Penny Candy

(1 of 2) My Grandfather, Augustine Brailer --- your Great-great Grandfather Brailer --- lived his whole life in the tiny town of Mt. Savage, MD. Of my own grandparents, he's the only one I ever knew. He eked out a living by mining coal and making bricks.
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In the previous essay I mentioned penny candy. It evokes memories of our trips from Silver Spring to Mt. Savage to visit my Dad's relatives. According to my computer travel planner, the distance is 121 miles and on the Interstate, it should take about 2 hours and 20 minutes to get there.

In the days when I was little, those 121 miles took a lot longer than 2 hours and 20 minutes. Nevertheless, it was a great and interesting trip. We went on old U.S. Route 40 --- a two-lane road through the western Maryland countryside and over many of the Appalachian Mountains. We journeyed through Frederick, Hagerstown, and Cumberland. Then, we left route 40 and wound our way on backroads through tiny little mountain towns til we got to Mt. Savage.

Mt. Savage was named for the mountain it was built on. Dad's family home was about halfway up the mountain. Several aunts and Uncle Joe lived in the house. Uncle Joe had a little building next door that was his barber shop. He had two chairs but so far as I know, he never had another barber working there so the second chair sat empty.

My Dad always got a haircut from Uncle Joe when he was in Mt. Savage. That was a highlight of the visit for me. I'd sit in a chair and listen while the men (no women in that barber shop) talked about Hitler or the Great Depression or the Pittsburgh Pirates baseball team. I never talked ... just listened. Joe had a radio in the barber shop and it was generally tuned to KDKA, Pittsburgh which carried broadcasts of the Pirates games during baseball season. If something exciting happened in the game, the men would stop the conversation briefly and then return to whatever they had been discussing.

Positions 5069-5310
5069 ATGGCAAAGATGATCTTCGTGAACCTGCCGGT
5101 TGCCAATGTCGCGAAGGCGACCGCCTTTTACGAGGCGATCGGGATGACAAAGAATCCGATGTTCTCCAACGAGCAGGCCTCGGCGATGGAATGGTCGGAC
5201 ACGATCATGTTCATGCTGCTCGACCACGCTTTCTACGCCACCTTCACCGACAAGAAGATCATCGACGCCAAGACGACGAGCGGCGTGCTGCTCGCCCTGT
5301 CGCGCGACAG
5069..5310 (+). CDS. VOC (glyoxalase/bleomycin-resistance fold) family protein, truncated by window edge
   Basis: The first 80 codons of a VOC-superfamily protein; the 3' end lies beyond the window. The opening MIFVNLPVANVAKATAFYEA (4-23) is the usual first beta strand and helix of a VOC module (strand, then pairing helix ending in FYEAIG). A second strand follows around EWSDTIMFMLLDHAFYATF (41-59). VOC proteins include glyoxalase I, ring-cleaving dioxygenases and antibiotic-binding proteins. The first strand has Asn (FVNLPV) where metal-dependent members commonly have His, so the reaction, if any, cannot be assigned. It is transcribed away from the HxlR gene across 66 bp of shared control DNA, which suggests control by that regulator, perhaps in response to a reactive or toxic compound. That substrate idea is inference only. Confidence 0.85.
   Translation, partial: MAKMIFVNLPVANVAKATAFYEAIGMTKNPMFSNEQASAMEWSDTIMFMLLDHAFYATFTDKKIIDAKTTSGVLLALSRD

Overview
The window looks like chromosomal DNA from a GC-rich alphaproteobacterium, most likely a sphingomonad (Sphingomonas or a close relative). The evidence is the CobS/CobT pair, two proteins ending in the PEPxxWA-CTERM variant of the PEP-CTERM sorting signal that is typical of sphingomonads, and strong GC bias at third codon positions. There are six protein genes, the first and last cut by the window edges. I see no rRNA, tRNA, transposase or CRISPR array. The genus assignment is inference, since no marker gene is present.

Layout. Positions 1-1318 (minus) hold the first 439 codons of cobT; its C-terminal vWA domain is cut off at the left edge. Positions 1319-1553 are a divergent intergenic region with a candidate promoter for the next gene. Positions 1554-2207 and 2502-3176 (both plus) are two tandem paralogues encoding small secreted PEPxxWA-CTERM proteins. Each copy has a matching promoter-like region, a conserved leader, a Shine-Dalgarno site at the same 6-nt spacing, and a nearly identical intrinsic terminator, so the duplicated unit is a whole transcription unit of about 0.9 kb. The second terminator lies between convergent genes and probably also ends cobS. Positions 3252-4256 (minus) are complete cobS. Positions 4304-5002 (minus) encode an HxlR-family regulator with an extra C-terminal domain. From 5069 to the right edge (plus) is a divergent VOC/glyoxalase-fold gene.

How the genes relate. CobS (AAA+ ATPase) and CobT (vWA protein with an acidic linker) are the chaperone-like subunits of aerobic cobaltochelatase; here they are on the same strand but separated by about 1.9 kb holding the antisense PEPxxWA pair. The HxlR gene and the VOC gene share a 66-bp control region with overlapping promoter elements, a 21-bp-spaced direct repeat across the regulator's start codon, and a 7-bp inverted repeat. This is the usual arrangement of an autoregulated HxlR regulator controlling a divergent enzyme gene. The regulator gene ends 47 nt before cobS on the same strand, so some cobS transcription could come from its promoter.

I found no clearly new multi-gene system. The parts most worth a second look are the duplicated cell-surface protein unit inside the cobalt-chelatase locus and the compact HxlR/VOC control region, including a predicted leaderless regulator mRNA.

When Dad's haircut was finished and we were leaving the barber shop, Uncle Joe would go to a big glass jar he kept on a counter. He would take off the lid, reach in, and pull out a present for me. A piece of penny candy. A jawbreaker, maybe, or a piece of licorice. What more could a kid want? Listening to the grownups talk topped off with a treat!

Before World War II, my grandfather Brailer was still alive. He was a huge man with a walrus mustache. He was pretty old but he still stood as straight as a ramrod. I held him in a good deal of awe. I loved him but nonetheless, I viewed him with a lot of respect.

What I know of your great-great-grandfather Brailer comes from things my Dad told me from time to time. He was of German ancestry and spoke German in addition to English. When World War I ended in defeat for the Kaiser, my grandfather sulked the entire day. Granddad worked very hard. Six days a week, he mined coal near the top of Mt. Savage. After supper, he would walk down the mountain to a brickyard where he worked making bricks. Then he would walk back up the hill to his house, sleep a few hours, and start another day. There wasn't much spare time ... but there was some. Dad remembers hearing his father play the fiddle from time to time. Maybe on Sundays after Church.

I mentioned my cousin Billy earlier. He was one of Uncle Joe's sons. We would roam the countryside. Next to the family house was a big field with one cow. That cow had horns and I was kind of scared of it. But as long as Billy was nearby, I figured it was safe. We'd go through the field and head to a little store. If I had a coin, the store was one more source for penny candy. I never had a brother, but if I did I wish it would have been Billy.

In our kitchen on the counter by the stove, we have a penny candy jar exactly like the ones that were commonplace in oldtime stores. And it's filled with hard candy. A reminder of the trips to Mt. Savage.